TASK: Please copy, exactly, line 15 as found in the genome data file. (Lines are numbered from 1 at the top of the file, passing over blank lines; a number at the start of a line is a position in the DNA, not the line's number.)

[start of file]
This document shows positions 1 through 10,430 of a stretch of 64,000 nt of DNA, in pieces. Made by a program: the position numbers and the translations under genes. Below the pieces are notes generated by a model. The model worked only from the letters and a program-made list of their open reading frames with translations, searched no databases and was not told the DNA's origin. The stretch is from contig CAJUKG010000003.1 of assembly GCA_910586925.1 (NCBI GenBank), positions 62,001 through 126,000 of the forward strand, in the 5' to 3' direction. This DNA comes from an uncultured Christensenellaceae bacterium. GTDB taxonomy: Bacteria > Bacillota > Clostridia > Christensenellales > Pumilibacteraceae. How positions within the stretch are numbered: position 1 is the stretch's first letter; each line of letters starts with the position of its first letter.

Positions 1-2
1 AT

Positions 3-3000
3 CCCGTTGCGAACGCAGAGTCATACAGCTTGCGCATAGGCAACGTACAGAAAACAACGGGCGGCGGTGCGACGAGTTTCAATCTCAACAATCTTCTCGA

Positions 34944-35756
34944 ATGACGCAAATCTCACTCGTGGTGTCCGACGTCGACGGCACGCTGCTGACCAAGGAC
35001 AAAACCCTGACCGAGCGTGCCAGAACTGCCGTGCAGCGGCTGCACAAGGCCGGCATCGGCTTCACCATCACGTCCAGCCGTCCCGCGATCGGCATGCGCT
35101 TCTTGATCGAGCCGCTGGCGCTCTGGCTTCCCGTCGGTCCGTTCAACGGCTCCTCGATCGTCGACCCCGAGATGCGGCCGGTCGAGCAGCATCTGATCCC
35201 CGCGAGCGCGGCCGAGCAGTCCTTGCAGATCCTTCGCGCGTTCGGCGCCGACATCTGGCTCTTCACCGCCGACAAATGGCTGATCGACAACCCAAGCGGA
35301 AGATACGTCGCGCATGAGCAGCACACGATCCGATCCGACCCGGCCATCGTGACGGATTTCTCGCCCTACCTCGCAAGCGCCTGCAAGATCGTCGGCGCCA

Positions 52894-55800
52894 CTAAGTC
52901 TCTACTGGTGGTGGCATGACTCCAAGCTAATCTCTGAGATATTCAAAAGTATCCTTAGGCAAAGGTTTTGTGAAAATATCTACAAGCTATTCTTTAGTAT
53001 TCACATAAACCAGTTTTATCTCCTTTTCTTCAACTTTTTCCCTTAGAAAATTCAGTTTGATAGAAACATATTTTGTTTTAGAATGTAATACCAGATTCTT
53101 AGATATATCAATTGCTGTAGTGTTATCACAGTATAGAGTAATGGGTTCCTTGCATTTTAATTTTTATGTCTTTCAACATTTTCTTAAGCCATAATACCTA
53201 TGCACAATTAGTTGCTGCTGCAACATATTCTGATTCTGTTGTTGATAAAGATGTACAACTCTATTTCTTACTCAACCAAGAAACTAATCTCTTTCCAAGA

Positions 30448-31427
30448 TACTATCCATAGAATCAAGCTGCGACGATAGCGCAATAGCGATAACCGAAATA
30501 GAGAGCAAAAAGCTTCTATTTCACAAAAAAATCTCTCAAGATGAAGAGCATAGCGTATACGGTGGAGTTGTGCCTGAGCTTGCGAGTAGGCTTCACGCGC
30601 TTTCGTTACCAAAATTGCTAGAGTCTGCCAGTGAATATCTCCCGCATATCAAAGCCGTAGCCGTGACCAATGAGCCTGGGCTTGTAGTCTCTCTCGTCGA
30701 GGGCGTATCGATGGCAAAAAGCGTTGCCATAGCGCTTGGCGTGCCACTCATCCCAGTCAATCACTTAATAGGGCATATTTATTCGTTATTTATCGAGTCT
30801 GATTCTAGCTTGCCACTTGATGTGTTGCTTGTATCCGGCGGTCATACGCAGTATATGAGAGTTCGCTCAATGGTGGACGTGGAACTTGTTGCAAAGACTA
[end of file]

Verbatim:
53001 TCACATAAACCAGTTTTATCTCCTTTTCTTCAACTTTTTCCCTTAGAAAATTCAGTTTGATAGAAACATATTTTGTTTTAGAATGTAATACCAGATTCTT